Aren’t we sometimes a ludicrous mess! We fight about things we should not fight about; we don’t fight when we should! Today’s devotional illustrates theological battles that are useless and unnecessary. As you read it, let it keep you for needless battling! God bless you.
Because of Calvary,
Acts 2:23 (ESV)23 this Jesus, delivered up according to the definite plan and foreknowledge of God, you crucified and killed by the hands of lawless men.
“Perhaps the fiercest of fights has been waged over the great fact that salvation is of grace, and the equally certain fact that man is responsible to God under the gospel, and that, if he perishes, his ruin lies at his own door, and is not to be charged upon God in any sense whatever. This has been the arena in which intellectual gladiators have fought with each other age after age. If they had stood side by side, and fought the common enemy, they would have done good service; for I believe, in my soul, that they both hold some truth, and that either of them will hold error unless he will yield something to his rival. There are some who read the Bible, and try to systematize it according to rigid logical creeds; but I dare not follow their method, and I feel content to let people say, ‘How inconsistent he is with himself!’ The only thing that would grieve me would be inconsistency with the Word of God. As far as I know this Book, I have endeavored, in my ministry, to preach to you, not a part of the truth, but the whole counsel of God; but I cannot harmonize it, nor am I anxious to do so. I am sure all truth is harmonious, and to my ear the harmony is clear enough; but I cannot give you a complete score of the music, or mark the harmonies on the gamut, I must leave the Chief Musician to do that.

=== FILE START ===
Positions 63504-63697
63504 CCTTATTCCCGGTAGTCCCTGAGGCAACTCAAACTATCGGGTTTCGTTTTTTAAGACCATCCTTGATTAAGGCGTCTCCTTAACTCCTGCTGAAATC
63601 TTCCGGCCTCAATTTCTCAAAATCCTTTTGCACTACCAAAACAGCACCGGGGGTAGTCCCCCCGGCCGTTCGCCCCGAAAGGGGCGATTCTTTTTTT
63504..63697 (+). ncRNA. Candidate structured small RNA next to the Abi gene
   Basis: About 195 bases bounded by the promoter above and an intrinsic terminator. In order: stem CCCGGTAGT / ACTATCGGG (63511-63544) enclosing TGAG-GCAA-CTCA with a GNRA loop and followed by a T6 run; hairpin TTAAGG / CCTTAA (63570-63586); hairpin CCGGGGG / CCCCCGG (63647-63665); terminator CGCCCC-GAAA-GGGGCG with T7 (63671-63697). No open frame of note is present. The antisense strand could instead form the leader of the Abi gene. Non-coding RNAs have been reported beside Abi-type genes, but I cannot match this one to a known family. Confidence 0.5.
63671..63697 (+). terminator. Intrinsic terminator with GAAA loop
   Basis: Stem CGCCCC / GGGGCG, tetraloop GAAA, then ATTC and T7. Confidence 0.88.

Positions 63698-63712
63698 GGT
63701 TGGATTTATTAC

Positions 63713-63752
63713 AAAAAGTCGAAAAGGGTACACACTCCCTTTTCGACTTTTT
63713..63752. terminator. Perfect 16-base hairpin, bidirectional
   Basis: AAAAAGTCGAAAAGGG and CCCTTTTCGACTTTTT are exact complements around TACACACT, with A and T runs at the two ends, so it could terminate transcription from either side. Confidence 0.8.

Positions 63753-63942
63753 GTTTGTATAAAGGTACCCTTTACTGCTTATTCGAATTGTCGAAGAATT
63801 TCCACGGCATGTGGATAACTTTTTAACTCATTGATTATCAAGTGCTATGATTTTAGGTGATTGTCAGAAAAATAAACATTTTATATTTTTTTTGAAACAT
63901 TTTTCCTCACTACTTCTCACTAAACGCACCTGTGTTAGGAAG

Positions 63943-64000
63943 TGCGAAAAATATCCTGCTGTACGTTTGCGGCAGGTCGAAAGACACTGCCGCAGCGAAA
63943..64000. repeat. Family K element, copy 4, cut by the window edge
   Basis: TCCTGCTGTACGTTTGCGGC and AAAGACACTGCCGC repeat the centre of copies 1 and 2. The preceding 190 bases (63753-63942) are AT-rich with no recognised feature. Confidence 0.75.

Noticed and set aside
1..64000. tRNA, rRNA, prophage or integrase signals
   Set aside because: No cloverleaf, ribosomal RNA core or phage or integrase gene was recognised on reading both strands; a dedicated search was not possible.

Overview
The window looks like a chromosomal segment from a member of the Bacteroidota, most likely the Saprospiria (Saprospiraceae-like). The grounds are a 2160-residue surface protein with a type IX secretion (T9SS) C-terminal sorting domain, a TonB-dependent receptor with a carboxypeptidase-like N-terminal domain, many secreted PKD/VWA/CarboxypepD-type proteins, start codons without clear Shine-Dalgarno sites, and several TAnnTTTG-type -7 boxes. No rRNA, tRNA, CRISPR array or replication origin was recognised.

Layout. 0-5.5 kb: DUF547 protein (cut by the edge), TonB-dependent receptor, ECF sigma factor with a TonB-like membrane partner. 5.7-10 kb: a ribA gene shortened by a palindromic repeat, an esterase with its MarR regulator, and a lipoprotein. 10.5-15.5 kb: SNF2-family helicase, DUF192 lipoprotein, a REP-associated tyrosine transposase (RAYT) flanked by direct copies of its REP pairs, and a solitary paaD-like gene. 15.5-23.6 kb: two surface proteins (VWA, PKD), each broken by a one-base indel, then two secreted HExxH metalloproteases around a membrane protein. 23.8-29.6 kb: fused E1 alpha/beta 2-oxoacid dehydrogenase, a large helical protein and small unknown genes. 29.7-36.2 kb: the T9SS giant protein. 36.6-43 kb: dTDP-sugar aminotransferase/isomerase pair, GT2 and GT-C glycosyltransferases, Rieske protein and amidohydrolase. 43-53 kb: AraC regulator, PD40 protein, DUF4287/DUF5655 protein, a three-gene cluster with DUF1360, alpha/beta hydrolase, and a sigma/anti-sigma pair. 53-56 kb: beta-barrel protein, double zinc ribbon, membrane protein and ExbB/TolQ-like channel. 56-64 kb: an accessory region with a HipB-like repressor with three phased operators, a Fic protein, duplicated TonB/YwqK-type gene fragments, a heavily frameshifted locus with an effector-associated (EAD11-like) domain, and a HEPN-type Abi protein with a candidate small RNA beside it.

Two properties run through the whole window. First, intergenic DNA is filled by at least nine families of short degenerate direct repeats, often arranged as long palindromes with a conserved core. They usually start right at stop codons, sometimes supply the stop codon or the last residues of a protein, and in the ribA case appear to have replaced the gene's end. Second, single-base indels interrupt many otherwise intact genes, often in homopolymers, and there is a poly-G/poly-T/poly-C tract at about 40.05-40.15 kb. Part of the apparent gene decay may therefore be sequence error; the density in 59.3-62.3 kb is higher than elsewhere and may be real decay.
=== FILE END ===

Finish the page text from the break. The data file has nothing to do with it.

“You have heard of the two travelers who met opposite the statue of Minerva, and one of them remarked, ‘What a glorious golden shield Minerva has!’ The other said, ‘Nay, but it is bronze.’ They argued with one another, they drew their swords, they slew each other; and, as they fell, dying, they each looked up, and the one who said the shield was made of bronze discovered that it had a golden side to it, and the other, who was so bold in affirming that it was gold, found that it had a bronze side too. The shield was made of two different metals, and the combatants had not either of them seen both sides. It is just so with the truth of God, it is many-sided and full of variety…. It is clear that salvation is altogether of grace, and equally clear that, if any man perishes, it is not for want of invitations on God’s side, — honest, invitations to come to Christ. We hear our Master saying, ‘Come unto me, all ye that labor and are heavy laden, and I will give you rest.’… Many such invitations did Christ give, yet did he not also say, ‘No man can come to me, except the Father which hath sent me draw him?’ Amid the soft rain of tenderness we hear thundering overhead that solemn truth, ‘So then it is not of him that willeth, nor of him that runneth, but of God that sheweth mercy.’ ‘Therefore hath he mercy on whom he will have mercy, and whom he will he hardeneth.’ As we listen to that thunder, we bow to the sovereignty of God; yet, amid the pauses, we hear the Master say, ‘Whosoever will, let him take the water of life freely,’ and we also hear him say, ‘Go out into the highways and hedges, and compel them to come in, that my house may be filled.’ Let us believe both sets of truths, and not oppose ourselves to friends who hold either the one or the other, but seek to bring them to believe both; for as the Bible is true, they are both of them the truth of the living God.” [Charles Haddon Spurgeon, The Metropolitan Tabernacle Pulpit LII, (London: Passmore and Alabaster, 1906), p. 101-102]